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Month: November 2019

Half-Handed Cloud! Forever! And Ever! Amen!

Half-handed Cloud is a secretly powerful band. They pack incredible amounts of punch into indie-pop songs that almost never break the 2:30 mark and most often sit comfortably between 45 to 90 seconds. They are a never-ending font of vocal melodies, instrumental flourishes, unusual jumps, thoughtful lyrics, and enigmatic song endings. They are experts at doing everything that most bands do in 3:30 in a fraction of that time.

Half-handed Cloud is on Sufjan’s Asthmatic Kitty label, which is perfectly right; Half-handed Cloud is a hyperactive, exaggerated version of Sufjan’s Illinois phase. If you wish that Sufjan still sounded like that, then you’re in luck: Half-Handed Cloud sounded like that before Sufjan did, and still sounds like it after Sufjan does. In other words, there are legitimate ways in which John Ringhofer is more Sufjan than Sufjan. Word.

Here’s one way that HHC is out-Sufjaning the man himself: Gathered Out of Thin Air is a b-sides record that collects sixty (60, not a typo) non-LP songs that have appeared (or not) over the last decade. Further dueling with the master: half of them are about Jesus, there’s a whole sequence about Magellan-era naval exploration, eight Christmas/holiday songs (!!!), and one called “Viscous Shadow of Cleopas,” which sounds more early-Mountain Goats than Sufjan. It’s very simply a treasure trove: there’s barely a second to breathe, not a song of waste, and literally no place to start in a review. Okay, maybe there is a place to start: There’s a song about how Y2K was a disappointment [“Nativity Costume (2000 Year’s Eve)”]. That’s pretty rad.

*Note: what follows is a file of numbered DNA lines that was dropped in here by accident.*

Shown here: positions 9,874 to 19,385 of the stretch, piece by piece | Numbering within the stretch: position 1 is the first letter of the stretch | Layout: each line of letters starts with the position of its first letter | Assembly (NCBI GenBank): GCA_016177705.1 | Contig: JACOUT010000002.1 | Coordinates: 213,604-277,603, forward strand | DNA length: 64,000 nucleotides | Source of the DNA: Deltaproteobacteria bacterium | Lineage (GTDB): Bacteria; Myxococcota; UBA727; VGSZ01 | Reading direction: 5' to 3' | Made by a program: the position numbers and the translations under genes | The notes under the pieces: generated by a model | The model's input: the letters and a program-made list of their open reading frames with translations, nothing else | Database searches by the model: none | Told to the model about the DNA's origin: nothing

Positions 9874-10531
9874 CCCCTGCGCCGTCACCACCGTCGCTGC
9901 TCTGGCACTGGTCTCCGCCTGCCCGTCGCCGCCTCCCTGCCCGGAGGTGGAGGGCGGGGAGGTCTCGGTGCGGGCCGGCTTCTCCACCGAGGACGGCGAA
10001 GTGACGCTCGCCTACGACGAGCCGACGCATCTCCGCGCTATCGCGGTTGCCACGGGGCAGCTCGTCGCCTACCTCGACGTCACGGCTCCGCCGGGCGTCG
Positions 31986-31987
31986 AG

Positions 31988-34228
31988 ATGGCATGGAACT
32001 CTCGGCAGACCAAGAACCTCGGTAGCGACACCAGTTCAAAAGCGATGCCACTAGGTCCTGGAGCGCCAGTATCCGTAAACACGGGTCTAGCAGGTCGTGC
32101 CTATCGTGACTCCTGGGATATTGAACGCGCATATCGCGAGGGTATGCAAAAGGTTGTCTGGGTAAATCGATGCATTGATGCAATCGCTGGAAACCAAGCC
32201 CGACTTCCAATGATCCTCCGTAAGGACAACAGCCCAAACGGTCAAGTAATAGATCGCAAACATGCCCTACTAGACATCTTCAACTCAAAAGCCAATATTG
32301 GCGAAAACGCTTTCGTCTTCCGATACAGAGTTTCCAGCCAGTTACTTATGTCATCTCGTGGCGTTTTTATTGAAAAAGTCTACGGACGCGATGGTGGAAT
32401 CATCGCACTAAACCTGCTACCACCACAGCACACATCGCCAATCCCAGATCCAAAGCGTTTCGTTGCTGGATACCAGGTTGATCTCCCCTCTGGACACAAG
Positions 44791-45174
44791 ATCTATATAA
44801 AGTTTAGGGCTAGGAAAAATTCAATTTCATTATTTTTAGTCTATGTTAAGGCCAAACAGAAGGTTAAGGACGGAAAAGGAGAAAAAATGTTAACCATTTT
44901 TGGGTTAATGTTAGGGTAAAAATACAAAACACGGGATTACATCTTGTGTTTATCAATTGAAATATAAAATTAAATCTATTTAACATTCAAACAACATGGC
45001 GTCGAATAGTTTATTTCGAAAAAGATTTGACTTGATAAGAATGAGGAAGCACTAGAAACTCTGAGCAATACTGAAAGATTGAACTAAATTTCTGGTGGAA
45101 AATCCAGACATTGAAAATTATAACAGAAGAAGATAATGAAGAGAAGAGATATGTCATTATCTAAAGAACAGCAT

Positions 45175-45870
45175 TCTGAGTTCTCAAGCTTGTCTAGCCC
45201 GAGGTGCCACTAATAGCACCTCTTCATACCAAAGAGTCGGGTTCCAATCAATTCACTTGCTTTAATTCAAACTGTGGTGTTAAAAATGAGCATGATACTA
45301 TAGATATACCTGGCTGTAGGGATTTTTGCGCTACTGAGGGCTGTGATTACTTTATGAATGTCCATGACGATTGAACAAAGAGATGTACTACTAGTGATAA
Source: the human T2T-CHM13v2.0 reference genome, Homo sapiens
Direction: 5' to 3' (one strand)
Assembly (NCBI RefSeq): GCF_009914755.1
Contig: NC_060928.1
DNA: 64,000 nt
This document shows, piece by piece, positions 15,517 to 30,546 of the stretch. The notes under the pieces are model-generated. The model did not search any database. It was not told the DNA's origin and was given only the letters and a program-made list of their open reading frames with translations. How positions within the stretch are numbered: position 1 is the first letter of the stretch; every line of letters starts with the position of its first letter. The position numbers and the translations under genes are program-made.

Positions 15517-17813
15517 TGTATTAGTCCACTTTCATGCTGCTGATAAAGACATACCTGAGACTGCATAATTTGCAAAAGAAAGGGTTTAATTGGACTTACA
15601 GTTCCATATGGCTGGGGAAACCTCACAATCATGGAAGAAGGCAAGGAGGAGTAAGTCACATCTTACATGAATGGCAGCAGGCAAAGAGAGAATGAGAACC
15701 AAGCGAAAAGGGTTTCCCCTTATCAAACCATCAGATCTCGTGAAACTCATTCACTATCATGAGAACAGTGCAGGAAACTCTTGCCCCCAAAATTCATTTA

John Ringhofer’s voice is very high, so you may not be into that sort of thing. You may not be into blitz-speed songs that usually don’t feature normal song structures. But if you’re basically anyone else, this collection is an absolutely incredible trove of tunes by Half-Handed Cloud. You might say, “Okay, but is a 60-song b-sides compilation the best place to start in an oeuvre?” I would say yes. It’s that good. Half-handed Cloud is so fantastic that even their b-sides are magnificent. I’ve been listening to Half-Handed Cloud since the earliest days of Independent Clauses, and while I don’t listen to HHC every day, this is exactly why I love them so much. They’re great, Gathered From Thin Air is great, and you’ll feel great when you’re listening to this. Highly recommended.–Stephen Carradini

Leuers: a lovely collection of genre-blurred compositions

Dominique Charpentier‘s Lueurs is a lovely collection of composed music with electronic and acoustic flourishes. From solo piano pieces (“Pitchoun”) to delicate, romantic elegies (“Parachute”) to downtempo electro pieces (“Leuer“) to complex and novel post-rock-style pieces (“Chat Perché”), Leuers covers a lot of ground very effectively.

The 10 pieces are all connected by an overarching mood: there’s a wistful, dusky sense of earnest throughout the work. Most of the works are solidly grounded in piano (or at least keyboard) performance, and this clear beginning point lends the rest of the arrangements a confident air. But this is not to-boldly-go music (despite the synthy enthusiasms of “Chat Perché”); this is much more careful and precise work, with each element being careful placed and developed. This album works because each of its individual parts contribute equally: the songs all contribute to the album’s vibe, and each instrument contributes equally to each song. There’s no big synth blasts driving the bus for most of the album; for example, the ethereal synths are mixed almost on par with the sounds of rain for much of the songin the beautiful “Falaise”.